If there’s a panic button in CCHQ, it must be nearly broken given the number of times senior Conservatives have hit it since the election. Not a week passes without someone coming up with a new narrative for the party’s recent failure to secure a majority. The latest is, of course, the idea that it was austerity that did it for Theresa May – and that an end to the public sector pay cap is the way out. Where these ideas come from is anyone’s guess because they don’t reflect the reality of the polls. This is what we know so far:
- The Conservatives ran a terrible campaign. This is an obvious point but given the nature of the panic in Conservative circles it needs remaking. The party offered no decent retail policies for the lower middle class and Theresa May was wooden on the campaign trail. Underperformance wasn’t (generally) borne of any sort of existential crisis. How do we know this? Because the polls showed massive leads amongst almost every part of the electorate as the election was called (and overall by 45-27 per cent in the April Ipsos-Mori poll – p.1 here). Existential problems would have been evident then had they existed.
- The lower middle class didn’t turn out for the Conservatives. As I discussed last week, the lower middle class didn’t show up – and these voters determine victory and defeat in British elections. It shouldn’t have been this way: in April, the Conservatives enjoyed a lead of 25 points amongst C1s and 20 points amongst C2s (p.1 here). (These are the sorts of numbers that would have secured a large majority: the Conservatives need to win big among C1s and tie among C2s to secure a majority – see 2015 and 1992 ). As it turned out, these massive leads shrank to four point leads among both groups (see here). Indicating higher taxes, pledging potentially massive costs on retired people and raiding middle class welfare will all have played a role.
- The rejection of austerity is about tax and healthcare. Why have senior Conservatives decided that removing the pay cap is the answer to the party’s prayers? Certainly not because of the polling evidence. Of course, if asked, public sector workers will say they want more money – don’t we all? But the polling before the election revealed there was far more concern – generally, but from public sector workers too – about NHS and education spending than there was for cost of living issues (p.36 here). These issues were at the top of voters’ concerns and the Conservatives didn’t tackle them. Senior Conservatives are recommending a massive, massive fiscal burden by calling for an end to the pay cap because they’ll only then have to address what the public really care about: NHS and education spending.
- Young voters are different but, they’re not from another planet. While the Conservatives don’t face a general existential threat, there’s no doubt their appeal to young voters has vanished. In this election, among 18-24 year olds Labour beat the Conservatives by 62-27 per cent. In 2010, the Conservatives nearly tied for this vote, with 30 per cent voting Conservative and 31 per cent voting Labour. Unlike 25-34 year olds, who also voted Labour massively, they didn’t change their minds: the Labour lead was 20 points in April (p.1 here). Why are 18-24 year olds so hostile? It’s hard not to draw the conclusion that they simply want more spent on public services. This matters more than “culture”. Polls show that young voters have the same political priorities as the public at large, but prefer a different approach. Simply put: they like Corbyn’s approach to public services (see p.33 here). Given that only half of 18-24 year olds vote, the party will obviously need to weigh up the benefits of policies like cutting fees with the potentially bad effect this will have on other voters – like DE voters that go on to higher education in smaller numbers.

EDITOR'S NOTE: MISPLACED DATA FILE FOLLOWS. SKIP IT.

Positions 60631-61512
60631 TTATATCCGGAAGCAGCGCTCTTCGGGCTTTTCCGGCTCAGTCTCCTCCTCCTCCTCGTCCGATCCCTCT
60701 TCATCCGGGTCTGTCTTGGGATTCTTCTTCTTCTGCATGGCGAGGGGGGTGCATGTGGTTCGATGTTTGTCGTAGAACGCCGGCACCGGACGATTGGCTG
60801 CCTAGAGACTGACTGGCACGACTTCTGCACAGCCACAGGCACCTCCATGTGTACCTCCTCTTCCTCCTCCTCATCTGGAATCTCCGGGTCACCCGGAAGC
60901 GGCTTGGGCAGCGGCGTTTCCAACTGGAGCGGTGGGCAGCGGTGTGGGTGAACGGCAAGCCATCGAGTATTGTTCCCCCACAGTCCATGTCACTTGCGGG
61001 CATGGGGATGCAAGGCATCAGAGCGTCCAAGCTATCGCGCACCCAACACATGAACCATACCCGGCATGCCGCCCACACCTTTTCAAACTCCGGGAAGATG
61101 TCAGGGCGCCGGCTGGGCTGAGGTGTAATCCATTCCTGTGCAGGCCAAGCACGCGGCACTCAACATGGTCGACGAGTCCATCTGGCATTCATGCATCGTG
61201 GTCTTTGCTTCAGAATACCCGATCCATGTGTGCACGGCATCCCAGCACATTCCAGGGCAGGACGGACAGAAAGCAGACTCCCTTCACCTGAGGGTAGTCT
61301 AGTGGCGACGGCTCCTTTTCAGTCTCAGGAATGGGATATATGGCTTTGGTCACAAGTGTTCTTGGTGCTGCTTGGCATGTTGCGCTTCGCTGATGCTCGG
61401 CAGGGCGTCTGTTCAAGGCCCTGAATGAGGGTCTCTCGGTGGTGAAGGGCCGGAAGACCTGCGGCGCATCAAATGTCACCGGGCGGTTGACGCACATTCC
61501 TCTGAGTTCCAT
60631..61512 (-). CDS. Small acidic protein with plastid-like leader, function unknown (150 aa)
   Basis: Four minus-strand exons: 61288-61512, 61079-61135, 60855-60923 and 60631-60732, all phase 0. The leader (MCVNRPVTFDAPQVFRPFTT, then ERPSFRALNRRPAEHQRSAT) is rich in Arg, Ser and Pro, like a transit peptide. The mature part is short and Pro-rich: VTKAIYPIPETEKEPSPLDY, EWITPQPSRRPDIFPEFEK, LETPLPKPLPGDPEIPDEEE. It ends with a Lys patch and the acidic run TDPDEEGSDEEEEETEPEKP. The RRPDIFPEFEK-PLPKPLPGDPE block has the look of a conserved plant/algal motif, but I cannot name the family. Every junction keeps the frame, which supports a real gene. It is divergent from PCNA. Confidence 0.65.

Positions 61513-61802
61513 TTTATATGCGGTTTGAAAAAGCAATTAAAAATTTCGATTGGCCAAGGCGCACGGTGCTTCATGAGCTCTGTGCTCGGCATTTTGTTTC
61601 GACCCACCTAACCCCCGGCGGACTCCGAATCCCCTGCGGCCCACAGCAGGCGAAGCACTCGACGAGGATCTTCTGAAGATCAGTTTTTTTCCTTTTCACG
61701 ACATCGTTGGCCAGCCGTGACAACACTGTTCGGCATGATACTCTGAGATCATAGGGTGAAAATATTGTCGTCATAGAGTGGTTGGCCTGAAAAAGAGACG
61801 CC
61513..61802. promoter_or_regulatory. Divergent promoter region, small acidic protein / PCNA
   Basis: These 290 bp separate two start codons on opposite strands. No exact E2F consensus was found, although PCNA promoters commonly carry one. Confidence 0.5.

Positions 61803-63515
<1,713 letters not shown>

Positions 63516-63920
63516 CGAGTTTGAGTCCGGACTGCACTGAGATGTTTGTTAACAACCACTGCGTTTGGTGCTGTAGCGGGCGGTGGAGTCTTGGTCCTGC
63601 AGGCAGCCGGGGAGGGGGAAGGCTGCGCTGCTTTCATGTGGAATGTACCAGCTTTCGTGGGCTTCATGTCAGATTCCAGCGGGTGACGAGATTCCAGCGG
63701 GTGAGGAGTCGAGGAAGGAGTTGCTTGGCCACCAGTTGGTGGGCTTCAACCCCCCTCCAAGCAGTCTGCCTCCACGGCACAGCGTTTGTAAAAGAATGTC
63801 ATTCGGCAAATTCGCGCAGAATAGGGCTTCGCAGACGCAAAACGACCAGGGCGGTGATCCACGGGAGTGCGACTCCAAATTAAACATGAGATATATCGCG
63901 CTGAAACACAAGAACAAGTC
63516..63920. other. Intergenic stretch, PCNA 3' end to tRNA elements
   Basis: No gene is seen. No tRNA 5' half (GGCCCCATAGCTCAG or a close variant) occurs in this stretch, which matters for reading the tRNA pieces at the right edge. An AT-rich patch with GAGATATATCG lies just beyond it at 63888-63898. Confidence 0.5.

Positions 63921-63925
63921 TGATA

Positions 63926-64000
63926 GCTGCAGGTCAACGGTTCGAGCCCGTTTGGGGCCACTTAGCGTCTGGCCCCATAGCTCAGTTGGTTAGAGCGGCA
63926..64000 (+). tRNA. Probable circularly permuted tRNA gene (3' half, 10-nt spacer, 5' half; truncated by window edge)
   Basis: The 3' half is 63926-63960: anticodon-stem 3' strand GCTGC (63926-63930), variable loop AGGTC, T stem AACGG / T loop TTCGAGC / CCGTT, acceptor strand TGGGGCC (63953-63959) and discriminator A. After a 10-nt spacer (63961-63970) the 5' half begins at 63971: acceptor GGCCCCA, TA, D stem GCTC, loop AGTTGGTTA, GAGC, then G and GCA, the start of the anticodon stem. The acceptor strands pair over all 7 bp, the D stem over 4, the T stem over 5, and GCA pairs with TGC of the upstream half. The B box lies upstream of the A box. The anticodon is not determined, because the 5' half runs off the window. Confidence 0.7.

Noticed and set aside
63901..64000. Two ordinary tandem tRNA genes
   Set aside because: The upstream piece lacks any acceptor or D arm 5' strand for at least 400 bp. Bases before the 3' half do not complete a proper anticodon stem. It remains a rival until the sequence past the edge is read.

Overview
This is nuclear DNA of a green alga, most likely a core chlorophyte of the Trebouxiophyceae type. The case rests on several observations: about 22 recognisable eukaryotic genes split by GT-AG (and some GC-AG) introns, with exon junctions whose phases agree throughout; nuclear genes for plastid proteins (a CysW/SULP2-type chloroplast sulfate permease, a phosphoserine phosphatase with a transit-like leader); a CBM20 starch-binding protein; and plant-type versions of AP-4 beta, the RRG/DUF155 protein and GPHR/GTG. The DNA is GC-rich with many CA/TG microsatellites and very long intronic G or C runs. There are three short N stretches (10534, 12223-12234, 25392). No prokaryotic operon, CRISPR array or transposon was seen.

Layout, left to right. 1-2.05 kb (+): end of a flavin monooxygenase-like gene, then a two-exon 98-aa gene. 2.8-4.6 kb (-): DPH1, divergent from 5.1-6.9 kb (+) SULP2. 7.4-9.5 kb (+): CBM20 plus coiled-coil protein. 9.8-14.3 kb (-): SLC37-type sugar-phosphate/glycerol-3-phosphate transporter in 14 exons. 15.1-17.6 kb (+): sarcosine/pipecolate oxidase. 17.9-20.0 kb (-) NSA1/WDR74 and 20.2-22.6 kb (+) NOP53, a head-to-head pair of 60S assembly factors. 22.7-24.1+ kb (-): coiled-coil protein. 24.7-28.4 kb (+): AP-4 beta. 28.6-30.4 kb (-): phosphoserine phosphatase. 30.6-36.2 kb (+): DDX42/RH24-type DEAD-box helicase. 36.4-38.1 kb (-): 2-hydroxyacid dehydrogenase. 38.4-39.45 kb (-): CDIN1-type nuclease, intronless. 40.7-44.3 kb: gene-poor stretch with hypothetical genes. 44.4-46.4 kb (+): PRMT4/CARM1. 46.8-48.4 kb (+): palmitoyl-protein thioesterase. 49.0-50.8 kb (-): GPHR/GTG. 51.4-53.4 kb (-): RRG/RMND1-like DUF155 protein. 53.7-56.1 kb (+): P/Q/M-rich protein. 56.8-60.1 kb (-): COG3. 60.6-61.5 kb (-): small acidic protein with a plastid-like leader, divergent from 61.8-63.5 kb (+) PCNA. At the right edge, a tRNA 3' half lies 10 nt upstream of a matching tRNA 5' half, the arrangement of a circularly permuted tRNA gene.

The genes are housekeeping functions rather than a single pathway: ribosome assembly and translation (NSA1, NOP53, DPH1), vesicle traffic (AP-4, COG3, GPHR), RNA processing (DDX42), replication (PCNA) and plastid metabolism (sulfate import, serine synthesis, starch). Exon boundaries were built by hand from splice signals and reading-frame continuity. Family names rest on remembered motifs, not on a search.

- The Conservatives were right to frame the election through the prism of Brexit. Every group before the election said handling Brexit was the top priority for the Government – and every group says the same now. It made sense for the Conservatives to say they were and are the right party for the job – and that argument remains true today. The problem in the campaign was that didn’t do anything to prove it – after their first high-profile row with Jean Claude Juncker.
The Conservatives should be preparing to launch a major campaign right now to get back on top of the polls so they’re ready for any new election that comes. Such is the threat Corbyn poses to the country, they should be prepared to consider any policy options. But in developing a new policy platform they have to do so on the basis of evidence. In next week’s column, I’ll look at what policies might work.